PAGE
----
Young children, teens, and even adults may be disturbed by images and stories of people getting hurt in the media or on TV. Children can become anxious and fearful about the world around them. It is important to keep an eye on your TV guide at the start of each week and be aware of what is scheduled during your children’s viewing time.
Try to watch television with your kids (especially during the News), listen to their questions and answer them honestly. Tragedies affect everyone, both children, and adults. Children need to talk about their fears, frustration, and disbelief. It is important that we are watchful for these emotions and encourages open discussions.
Children may be worry:
- that the event could happen to themselves or a loved one;
- that they could be separated from someone they love or be left alone;
- about their safety or that of their loved ones.
Depending on their age and level of maturity, children will perceive things differently to adults. Remember with younger children (up to nine years old) to be uncomplicated in your explanations without going into gory details, especially if the tragedy is extremely unpleasant. Be supportive and reassuring during your discussion. Older children will be able to handle more information.
- Be truthful – Children need to understand what is happening around them to feel secure. Provide them with facts about what happened and acknowledge it was a terrible and frightening event. Help them to see that we share their feelings.
- Encourage any questions – Ensure your child feels as though they can approach you to ask questions as much as they need. Sometimes a child will process a tragic event much later and come back to you again for more discussion. Remind them that questions are welcome.
- Feelings are normal – Some children may take a while to get over tragic events and that is perfectly normal. Allow them to cry if they need to and show their emotions. Share your feelings about what happened to them. Help your kids to verbalize their feelings with you. Secure them with a warm cuddle and remind them that they are safe. Keep things in perspective and remind them that not all people are harmful towards others.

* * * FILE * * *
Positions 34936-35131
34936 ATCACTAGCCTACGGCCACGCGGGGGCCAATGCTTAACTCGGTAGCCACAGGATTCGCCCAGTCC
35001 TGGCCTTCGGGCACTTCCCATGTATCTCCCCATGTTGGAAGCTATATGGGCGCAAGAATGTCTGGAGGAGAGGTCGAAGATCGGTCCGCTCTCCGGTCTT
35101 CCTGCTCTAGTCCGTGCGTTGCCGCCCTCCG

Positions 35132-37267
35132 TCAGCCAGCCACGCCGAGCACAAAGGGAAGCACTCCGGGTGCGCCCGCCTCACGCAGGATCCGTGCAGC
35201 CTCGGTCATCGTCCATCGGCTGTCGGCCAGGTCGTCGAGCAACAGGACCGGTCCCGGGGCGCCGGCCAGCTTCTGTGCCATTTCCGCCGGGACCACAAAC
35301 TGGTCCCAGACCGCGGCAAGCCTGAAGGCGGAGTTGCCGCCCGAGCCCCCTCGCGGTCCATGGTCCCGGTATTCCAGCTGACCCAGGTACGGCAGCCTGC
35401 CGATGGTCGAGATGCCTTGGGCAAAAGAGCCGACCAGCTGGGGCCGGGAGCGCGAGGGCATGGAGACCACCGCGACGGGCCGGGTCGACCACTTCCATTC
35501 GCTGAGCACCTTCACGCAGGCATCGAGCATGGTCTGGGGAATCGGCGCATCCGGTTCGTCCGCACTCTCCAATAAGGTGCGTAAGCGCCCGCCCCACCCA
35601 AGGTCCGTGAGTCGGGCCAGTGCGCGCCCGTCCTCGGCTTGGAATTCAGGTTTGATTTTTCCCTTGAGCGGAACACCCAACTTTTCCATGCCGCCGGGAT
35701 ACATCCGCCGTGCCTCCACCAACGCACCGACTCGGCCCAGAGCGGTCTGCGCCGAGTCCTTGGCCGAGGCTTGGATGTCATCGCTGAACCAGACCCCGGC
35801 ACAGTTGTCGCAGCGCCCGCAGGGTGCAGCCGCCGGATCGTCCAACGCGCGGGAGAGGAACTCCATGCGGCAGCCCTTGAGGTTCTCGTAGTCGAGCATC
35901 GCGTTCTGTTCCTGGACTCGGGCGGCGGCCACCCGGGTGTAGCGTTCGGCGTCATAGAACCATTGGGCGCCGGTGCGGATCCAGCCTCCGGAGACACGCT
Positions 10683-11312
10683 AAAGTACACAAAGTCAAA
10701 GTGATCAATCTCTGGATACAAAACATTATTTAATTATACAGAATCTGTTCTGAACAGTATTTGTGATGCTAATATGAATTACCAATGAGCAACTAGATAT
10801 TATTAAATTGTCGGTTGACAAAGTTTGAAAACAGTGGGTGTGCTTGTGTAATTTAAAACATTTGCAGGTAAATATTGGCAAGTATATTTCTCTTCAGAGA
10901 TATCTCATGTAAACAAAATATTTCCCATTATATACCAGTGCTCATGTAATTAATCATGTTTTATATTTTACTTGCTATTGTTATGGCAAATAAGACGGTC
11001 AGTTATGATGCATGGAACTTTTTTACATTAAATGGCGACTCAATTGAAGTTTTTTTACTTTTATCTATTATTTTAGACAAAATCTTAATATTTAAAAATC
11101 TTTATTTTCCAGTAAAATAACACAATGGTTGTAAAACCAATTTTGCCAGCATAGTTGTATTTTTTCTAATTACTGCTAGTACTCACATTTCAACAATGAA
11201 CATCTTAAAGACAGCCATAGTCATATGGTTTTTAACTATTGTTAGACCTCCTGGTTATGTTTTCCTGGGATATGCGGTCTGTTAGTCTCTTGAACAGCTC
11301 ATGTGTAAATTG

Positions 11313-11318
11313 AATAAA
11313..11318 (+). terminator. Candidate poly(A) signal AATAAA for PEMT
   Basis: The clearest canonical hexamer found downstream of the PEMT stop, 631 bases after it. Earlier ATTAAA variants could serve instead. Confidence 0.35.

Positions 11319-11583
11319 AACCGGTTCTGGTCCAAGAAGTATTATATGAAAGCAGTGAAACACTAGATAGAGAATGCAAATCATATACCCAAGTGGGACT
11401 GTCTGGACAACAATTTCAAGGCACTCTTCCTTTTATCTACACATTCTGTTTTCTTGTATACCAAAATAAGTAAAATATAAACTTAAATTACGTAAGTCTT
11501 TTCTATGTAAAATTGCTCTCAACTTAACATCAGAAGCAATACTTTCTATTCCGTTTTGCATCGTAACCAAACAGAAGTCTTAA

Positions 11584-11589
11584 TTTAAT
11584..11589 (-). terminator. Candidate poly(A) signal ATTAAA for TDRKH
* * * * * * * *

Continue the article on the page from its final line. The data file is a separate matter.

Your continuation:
Unfortunately over the past few years, in particular, we have been exposed to numerous mass killings that have been disturbing and heartbreaking for all of us. Images in the media and discussions around the world can be quite alarming for our kids. It is imperative that we recognize these events and explain what has happened.
Sometimes our kids hear stories from others that may not be correct, so it is up to us to ensure they have the right perception.
When talking about tragedy to kids, your choice of words really depends on the age of the children. In any case, though you should:
- Ensure they feel safe – explain to them that it is a real misfortune what has happened and that we all feel for those people who were there or are experiencing pain.
- Stay close by and show affection as they desire – give them a hug and reassure them that their world is safe. Keep them among familiar things until they’re feeling more secure, for example, family and friends.
- Allow the children to talk about it and how it has made them feel. Honestly answer their questions and try to put their minds at ease. By not talking about it may make them think it is taboo.
- Be watchful for behavioral changes – kids who are behaving differently, such as not sleeping at night, feel frightened, don’t want mum to go to work, they want to start sleeping in with you may need some more reassurance, time and talking. If it continues it might be time to seek professional help.
- For teens – talk with them, listen and ask questions. Stabilise the subject by asking “What are your friends saying about it? How are you feeling?” Make sure they’re receiving the true facts. Tell them you’re there for them.